Caffè Sospeso / Suspended Coffee

2013/10/02 - Written by Daniela DiStefano
Caffè Sospeso / Suspended Coffee
Caffè Sospeso / Suspended Coffee
Next time you’re in line for your morning double double, how about buying a cup of coffee for someone you’ll never meet? It’s a freshly brewed trend with old Italian roots that has been spreading across Canada.  

Quite fittingly the tradition of “caffè sospeso,” or “suspended coffee,” as it’s known, dates back around the time of the Second World War in Naples – a city that prides itself on excellent coffee. A customer at a café would pay for two cups of coffee – one for himself and one for someone less fortunate who happened to come along. The baristas would keep a log and serve a cup of coffee to anyone who would enter and ask, “Is there anything suspended?”       

In Italy’s boom years the beautiful custom began to dwindle, but as unemployment continues to rise and small businesses keep closing in recent tough economic times, the humble tradition has been revived for Italians who can no longer afford the national beverage. The old Neapolitan custom has even secured its own holiday – “Suspended Coffee Day” – on December 10, with the support of community organizations and generous coffee purchasers. Social media campaigns have also brought the movement back to people’s attention, and the Suspended Coffees global Facebook page launched in March has garnered over 110,000 likes.                  

It has since spread to other countries in the European Union such as Bulgaria, Spain and France, and now across the Atlantic as a stylish way to show generosity. In an anonymous act of caffeinated kindness the donor and recipient never meet, but the simple gesture leaves them with a better outlook on life even if it’s just for the time it takes to drink their beverage.                              

Here in Canada, a number of coffee shops in Quebec, Ontario and Alberta have had customers paying it forward with coffees for unsuspecting patrons, proving the giving spirit continues to be contagious. This past summer, anonymous customers at Tim Hortons coffee shops in Toronto, Ottawa and Edmonton bought coffees for the next 500 people in line, and the media attention to these acts has spurred hundreds more to pay for a coffee or two at their local java shop.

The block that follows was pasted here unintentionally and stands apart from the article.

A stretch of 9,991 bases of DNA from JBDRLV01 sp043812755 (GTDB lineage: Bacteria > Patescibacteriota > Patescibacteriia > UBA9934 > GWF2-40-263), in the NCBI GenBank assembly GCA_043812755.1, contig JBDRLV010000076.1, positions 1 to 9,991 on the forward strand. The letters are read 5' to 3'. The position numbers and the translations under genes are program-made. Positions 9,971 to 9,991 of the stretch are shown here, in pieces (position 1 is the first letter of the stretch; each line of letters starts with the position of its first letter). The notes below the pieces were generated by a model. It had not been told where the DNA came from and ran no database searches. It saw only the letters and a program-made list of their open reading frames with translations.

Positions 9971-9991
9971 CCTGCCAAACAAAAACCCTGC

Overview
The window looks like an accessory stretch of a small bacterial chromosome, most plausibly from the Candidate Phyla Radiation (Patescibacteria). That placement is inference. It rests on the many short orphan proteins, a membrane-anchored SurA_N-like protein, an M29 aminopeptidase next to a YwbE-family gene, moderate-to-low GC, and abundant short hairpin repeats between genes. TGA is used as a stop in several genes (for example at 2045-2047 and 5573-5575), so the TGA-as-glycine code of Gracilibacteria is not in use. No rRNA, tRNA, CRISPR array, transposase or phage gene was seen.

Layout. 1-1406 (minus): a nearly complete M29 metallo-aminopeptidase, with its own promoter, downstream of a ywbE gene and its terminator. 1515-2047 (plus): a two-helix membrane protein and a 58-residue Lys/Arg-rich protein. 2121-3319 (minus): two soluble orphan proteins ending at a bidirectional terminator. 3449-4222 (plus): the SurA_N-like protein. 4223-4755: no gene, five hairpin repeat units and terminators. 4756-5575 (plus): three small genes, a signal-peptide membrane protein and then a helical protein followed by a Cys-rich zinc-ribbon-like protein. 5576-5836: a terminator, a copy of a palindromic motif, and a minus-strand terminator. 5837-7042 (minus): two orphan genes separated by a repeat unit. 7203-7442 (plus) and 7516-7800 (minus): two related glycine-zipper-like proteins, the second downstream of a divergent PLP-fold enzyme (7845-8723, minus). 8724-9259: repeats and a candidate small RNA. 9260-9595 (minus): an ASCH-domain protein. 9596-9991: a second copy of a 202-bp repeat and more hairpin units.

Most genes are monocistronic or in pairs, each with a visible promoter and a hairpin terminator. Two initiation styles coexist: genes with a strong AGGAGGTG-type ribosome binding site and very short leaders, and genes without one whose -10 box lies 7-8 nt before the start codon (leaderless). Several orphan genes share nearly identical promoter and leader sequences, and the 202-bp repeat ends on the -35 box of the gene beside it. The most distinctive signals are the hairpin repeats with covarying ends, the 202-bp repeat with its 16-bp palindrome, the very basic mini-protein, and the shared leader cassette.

“It’s a small gesture that goes a long way for someone who may be having a rough day and could use a little pick-me-up to brighten their mood,” says Christina Crupi, who is a regular “pay it forward” coffee purchaser at her local coffee shop in Woodbridge. “At the same time it also provides the person buying the coffee the same lifted spirit. It really makes your day.”                     

So what exactly are they putting in coffee? Whatever it is, it’s making a lot of us more generous. A prepaid cup of coffee has become a symbol of human solidarity in a society that’s become increasingly disconnected from community interactions. Whether you choose to pay for the Americano of the car behind you in the drive thru line or put $10 towards a coffee shop’s suspended coffee list, a little extra pep in your step for the day is almost guaranteed.                           

At the Homegrown Hamilton coffee shop, the Italian tradition has been embraced to support the local community. “The movement really matched what we already believe in,” says owner Mike Pattison, whose shop has been promoting the initiative since the spring. When customers stop by they can purchase a hot beverage or even food to be added on the suspended list. If someone forgets their wallet, is in between paychecks or out on the street, they are welcome to come in and ask for something suspended.               

“The word spread fairly quickly, and people who had never visited us before began coming in just to take part in the movement,” says Pattison. “We had one woman who drove here just to purchase 20 coffees because she was so impressed with the idea.” Pattison says it’s hard to sum up the experience of being part of the suspended coffee initiative and the feeling of paying it forward, but it’s a tradition he hopes will keep its positivity and integrity. “Amidst all the negativity there’s still good in this world.” Just look into your cup of coffee to find it.



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